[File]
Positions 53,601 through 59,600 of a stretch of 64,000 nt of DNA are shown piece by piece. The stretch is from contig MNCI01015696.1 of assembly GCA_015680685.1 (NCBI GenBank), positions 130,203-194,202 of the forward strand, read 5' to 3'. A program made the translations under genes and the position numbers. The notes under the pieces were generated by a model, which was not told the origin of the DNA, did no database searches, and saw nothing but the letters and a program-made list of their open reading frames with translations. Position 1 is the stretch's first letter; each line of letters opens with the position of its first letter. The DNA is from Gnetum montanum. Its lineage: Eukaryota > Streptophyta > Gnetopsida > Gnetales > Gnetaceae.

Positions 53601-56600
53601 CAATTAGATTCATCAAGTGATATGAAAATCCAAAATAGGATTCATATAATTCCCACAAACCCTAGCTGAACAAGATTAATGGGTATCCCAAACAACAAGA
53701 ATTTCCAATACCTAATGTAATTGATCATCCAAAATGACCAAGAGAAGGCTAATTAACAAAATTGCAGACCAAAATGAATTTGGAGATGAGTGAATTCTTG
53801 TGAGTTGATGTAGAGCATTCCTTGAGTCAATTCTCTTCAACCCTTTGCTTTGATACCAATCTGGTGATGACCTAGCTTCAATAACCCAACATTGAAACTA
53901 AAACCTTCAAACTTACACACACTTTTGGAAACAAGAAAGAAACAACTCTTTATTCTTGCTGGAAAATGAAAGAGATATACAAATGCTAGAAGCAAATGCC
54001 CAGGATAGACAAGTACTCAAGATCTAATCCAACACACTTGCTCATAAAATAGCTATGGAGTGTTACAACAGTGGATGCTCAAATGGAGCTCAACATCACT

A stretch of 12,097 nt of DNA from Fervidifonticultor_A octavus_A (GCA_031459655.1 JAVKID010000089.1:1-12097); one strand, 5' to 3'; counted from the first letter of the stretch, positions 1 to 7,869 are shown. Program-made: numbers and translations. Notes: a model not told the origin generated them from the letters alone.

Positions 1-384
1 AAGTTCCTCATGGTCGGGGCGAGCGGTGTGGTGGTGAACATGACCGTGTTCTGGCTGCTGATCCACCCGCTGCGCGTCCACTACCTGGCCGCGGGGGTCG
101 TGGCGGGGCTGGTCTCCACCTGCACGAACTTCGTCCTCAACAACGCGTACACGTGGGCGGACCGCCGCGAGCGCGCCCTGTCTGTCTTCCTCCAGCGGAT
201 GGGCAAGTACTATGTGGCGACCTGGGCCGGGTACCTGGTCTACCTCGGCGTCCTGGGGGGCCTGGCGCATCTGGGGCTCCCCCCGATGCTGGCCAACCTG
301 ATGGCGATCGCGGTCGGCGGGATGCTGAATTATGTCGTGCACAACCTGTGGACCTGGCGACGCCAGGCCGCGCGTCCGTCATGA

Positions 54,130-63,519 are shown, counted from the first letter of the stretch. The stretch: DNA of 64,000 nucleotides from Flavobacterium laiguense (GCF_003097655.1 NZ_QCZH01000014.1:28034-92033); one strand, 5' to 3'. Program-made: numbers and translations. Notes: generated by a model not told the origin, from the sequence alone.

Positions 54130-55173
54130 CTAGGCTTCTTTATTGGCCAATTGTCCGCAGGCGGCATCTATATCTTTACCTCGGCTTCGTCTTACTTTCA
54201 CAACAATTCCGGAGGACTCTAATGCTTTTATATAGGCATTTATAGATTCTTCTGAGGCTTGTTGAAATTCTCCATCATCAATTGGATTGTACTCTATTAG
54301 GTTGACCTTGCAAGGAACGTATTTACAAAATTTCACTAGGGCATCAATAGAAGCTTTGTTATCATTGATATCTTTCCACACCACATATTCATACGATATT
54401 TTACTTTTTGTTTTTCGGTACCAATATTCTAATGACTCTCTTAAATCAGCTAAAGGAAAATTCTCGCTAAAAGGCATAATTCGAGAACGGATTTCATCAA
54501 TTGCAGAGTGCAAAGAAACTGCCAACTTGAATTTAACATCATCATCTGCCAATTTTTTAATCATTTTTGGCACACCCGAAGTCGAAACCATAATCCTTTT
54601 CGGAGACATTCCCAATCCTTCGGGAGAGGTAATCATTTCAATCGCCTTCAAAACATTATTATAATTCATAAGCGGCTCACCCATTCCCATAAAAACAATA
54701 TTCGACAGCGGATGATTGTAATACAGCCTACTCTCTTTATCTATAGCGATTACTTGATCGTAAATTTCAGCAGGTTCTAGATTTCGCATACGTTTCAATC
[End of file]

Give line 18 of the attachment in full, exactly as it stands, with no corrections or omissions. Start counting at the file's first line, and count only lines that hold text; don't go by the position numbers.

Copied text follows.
54301 GTTGACCTTGCAAGGAACGTATTTACAAAATTTCACTAGGGCATCAATAGAAGCTTTGTTATCATTGATATCTTTCCACACCACATATTCATACGATATT